Organizations are undertaking massive transformation to respond to the megatrends of technology, globalization and supply chain. The supply chain transformation is to become an omnichannel supply chain by following the process of defining the omnichannel strategy, then the omnichannel structure, and finally implementing the omnichannel supply chain to achieve omnichannel excellence. There is a lot going on in the retail industry, and it’s time to hang on to your hats.

A smart omnichannel strategy consists of four key components:

First, there is Omnichannel Channel Management (OCM), which requires organizations to answer some questions. What to sell? They must decide a path for “OWN” brand and general merchandise. Whom to sell to, or how to segment product offerings for different channels and minimize channel conflict? Where to sell, because there are different offerings for different geographical areas. How to sell – directly via stores, outlets, e-commerce, etc., or indirectly via wholesale and/or forward or backward marketplaces? And what services to offer – free shipping, free returns, click-and-collect, etc.?

Second, with Omnichannel Retail (OR), there is the realization that customers do not necessarily think about channels. They want to shop anywhere, receive anywhere, and return anywhere. Retailers need to respond to customers’ expectations and desires to ensure all touch points work together seamlessly.

Third, Omnichannel Logistics (OL) requires that the supply chain network of DCs, FCs and combined DCs/FCs work together for all channels with the inventory allocation, order management and transportation systems. This allows the network to satisfy customers while maximizing profitable growth.

Fourth, there is Omnichannel Capabilities, or OC. That means translation of the OCM, OR and OL into the capabilities that the supply chain must be able to achieve. The OC includes areas such as how quickly your supply chain must perform, what fill rates need to be achieved, what capacity you need to have, what levels of consistency and agility you must deliver, etc.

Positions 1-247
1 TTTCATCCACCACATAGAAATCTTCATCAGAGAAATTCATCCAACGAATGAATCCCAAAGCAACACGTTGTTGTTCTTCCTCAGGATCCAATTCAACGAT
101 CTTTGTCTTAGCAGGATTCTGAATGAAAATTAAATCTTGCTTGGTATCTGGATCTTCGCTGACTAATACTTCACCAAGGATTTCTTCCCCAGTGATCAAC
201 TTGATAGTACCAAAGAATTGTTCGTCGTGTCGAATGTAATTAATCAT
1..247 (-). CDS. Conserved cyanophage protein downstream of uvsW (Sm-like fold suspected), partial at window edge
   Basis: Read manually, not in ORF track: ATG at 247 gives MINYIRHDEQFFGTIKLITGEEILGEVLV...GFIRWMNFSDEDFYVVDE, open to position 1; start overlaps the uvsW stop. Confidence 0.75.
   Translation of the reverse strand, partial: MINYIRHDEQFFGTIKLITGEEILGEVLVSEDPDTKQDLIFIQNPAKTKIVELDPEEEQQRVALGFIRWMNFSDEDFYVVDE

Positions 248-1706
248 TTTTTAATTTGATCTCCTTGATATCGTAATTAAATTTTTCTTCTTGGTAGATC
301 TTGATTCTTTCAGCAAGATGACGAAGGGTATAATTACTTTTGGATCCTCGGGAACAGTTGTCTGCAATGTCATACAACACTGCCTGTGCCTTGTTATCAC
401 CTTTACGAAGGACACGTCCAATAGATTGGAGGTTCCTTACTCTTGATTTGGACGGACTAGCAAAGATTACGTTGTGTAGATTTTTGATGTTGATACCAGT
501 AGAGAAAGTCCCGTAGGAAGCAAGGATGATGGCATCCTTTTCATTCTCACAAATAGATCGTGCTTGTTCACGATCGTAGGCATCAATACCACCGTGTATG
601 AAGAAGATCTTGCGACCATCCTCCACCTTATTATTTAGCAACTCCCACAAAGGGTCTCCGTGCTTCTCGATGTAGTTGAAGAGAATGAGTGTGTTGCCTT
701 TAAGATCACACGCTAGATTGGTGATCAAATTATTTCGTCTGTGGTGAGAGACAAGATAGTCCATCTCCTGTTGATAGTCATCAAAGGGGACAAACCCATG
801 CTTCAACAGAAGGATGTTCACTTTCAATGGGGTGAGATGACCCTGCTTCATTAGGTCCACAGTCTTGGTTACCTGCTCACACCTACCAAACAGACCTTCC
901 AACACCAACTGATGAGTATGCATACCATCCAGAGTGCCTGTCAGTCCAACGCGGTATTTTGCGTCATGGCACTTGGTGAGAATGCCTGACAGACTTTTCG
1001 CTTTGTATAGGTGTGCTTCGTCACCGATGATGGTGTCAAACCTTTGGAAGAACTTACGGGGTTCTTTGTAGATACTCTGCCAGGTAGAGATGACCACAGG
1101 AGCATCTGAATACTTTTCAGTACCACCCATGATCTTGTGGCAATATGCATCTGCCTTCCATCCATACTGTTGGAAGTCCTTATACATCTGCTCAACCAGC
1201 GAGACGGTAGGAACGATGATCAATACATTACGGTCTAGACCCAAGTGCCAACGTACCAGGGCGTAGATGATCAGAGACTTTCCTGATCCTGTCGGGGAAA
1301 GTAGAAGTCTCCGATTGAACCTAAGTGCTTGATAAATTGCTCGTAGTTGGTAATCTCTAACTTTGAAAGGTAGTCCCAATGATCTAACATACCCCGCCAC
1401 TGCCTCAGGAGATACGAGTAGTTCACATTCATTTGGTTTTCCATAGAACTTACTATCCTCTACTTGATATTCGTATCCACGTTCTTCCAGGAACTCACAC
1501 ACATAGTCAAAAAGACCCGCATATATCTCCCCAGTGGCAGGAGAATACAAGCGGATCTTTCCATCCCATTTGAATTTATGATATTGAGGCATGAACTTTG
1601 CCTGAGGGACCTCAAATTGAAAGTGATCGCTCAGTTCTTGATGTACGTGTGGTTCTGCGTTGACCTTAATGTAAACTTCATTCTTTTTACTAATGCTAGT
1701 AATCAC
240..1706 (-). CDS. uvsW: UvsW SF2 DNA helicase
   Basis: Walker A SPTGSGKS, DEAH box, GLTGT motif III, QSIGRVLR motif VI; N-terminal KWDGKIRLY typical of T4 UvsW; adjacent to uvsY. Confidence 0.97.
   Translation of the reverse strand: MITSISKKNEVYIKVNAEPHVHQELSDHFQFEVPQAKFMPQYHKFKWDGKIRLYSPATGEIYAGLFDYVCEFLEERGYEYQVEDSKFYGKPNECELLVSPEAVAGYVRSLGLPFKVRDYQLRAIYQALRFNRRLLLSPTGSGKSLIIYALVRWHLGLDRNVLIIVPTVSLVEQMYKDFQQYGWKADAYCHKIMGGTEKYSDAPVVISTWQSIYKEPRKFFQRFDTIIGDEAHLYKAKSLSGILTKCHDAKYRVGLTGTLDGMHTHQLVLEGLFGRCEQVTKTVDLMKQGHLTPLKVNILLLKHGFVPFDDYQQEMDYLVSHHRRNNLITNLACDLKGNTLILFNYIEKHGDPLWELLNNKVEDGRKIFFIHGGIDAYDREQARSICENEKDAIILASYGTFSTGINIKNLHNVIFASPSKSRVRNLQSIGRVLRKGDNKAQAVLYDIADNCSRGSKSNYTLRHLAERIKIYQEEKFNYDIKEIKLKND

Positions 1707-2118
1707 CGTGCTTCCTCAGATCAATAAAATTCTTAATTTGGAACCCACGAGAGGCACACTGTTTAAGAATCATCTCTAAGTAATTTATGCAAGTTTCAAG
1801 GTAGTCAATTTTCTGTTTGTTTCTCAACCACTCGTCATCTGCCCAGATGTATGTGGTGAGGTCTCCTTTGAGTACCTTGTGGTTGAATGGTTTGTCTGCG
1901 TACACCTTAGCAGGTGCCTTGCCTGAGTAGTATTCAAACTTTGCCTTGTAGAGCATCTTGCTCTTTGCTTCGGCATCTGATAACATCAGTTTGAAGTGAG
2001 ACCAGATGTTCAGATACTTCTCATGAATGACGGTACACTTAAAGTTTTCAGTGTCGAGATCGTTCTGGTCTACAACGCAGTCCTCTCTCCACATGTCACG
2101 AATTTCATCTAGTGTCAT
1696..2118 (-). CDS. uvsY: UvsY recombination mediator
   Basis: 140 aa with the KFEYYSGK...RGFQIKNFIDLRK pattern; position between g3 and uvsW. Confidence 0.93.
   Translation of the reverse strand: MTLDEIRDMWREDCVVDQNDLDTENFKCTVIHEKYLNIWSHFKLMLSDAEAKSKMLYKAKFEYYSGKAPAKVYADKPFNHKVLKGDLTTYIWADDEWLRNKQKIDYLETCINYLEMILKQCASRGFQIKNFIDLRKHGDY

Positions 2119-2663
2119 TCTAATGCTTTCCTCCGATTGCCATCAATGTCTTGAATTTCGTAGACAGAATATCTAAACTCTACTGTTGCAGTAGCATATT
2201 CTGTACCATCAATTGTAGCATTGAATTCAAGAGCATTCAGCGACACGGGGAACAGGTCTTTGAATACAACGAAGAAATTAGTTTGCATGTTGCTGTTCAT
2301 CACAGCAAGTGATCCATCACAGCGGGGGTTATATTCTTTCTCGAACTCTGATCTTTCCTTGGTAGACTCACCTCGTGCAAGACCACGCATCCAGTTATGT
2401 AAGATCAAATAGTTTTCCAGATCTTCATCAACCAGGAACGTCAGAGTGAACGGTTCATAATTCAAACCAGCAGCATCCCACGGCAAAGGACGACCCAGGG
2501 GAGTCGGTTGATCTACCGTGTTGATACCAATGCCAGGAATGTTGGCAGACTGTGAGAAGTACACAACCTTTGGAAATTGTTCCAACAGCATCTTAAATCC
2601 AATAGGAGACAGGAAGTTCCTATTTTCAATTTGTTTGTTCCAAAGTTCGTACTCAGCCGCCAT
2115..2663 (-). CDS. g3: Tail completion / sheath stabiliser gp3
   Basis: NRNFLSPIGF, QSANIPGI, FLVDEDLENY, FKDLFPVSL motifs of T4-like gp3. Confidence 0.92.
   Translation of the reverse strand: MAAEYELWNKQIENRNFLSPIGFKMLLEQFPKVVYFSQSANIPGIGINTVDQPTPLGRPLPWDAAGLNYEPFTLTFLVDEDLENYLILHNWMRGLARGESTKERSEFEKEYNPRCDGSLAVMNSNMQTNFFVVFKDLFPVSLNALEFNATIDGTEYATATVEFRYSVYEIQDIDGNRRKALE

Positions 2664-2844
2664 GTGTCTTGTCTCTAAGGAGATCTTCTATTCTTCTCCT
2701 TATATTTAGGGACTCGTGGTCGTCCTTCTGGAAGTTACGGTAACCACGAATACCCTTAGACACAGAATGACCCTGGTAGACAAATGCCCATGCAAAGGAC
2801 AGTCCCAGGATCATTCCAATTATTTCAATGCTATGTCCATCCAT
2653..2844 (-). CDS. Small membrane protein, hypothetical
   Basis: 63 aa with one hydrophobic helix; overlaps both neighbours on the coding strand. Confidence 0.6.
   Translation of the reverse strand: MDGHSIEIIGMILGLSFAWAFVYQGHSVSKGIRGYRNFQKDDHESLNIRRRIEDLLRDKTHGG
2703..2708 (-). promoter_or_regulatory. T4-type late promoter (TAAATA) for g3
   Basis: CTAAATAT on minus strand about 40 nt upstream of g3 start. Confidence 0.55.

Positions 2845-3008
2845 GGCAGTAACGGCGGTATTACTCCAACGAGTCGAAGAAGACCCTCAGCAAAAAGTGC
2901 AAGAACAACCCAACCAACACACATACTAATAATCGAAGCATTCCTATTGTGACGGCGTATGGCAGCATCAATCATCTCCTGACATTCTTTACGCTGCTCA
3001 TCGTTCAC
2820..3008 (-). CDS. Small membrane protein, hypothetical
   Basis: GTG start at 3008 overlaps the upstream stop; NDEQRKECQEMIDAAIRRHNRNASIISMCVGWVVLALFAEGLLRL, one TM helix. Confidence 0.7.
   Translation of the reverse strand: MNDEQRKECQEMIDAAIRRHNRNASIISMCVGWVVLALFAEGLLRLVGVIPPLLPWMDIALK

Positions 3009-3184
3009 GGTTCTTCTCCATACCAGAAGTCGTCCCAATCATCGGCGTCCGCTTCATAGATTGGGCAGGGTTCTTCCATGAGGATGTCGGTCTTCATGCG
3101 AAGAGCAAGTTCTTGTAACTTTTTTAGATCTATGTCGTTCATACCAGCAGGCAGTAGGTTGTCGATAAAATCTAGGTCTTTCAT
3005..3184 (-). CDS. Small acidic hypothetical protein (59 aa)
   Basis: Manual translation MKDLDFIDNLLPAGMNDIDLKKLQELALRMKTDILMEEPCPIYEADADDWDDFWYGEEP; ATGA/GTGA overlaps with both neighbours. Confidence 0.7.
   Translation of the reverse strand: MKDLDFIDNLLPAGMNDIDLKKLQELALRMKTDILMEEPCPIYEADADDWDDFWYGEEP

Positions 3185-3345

The omnichannel structure is the design of the four omnichannel structural components of your supply chain to deliver the omnichannel capabilities. That includes:

Network Design: How can the network of DCs, FCs, combined DCs/FCs, and 3PLs allow for the maximization of profit to flow products from their origin to customers? What role do store fulfillment, click-and-collect, and store backrooms play?

Facilities Design: How should the DCs, FCs, combined DCs/FCs, and store backrooms achieve the OC at a minimal cost? How can facilities be designed for maximum ROI by using more thought and less steel?

Transportation Design: What is the right configuration of modes of transportation and specific providers to achieve the OC at a minimal cost? How can you utilize the transportation system to meet customers’ needs for personalization?

Technology Design: What is the right configuration of the supply chain technology required to meet OC?

The speed of implementation is critical because it leads to the speed of ROI, speed of competitive advantage, and the speed of achieving high performance. To successfully achieve the anticipated results, implementation must be accompanied by a robust change management process. It must be supported by top-notch communications and involvement, engagement and inclusion, while also realizing the need for nonstop continuous improvement and adaptation to evolving requirements.

The Outlook

Organizations are undertaking massive transformation to respond to the megatrends of technology, globalization and supply chain. The supply chain transformation is to become an omnichannel supply chain by following the process of defining the omnichannel strategy, then the omnichannel structure, and finally implementing the omnichannel supply chain to achieve omnichannel excellence. There is a lot going on in the retail industry, and it’s time to hang on to your hats.

Top Retail Megatrends Require an Omnichannel Supply Chain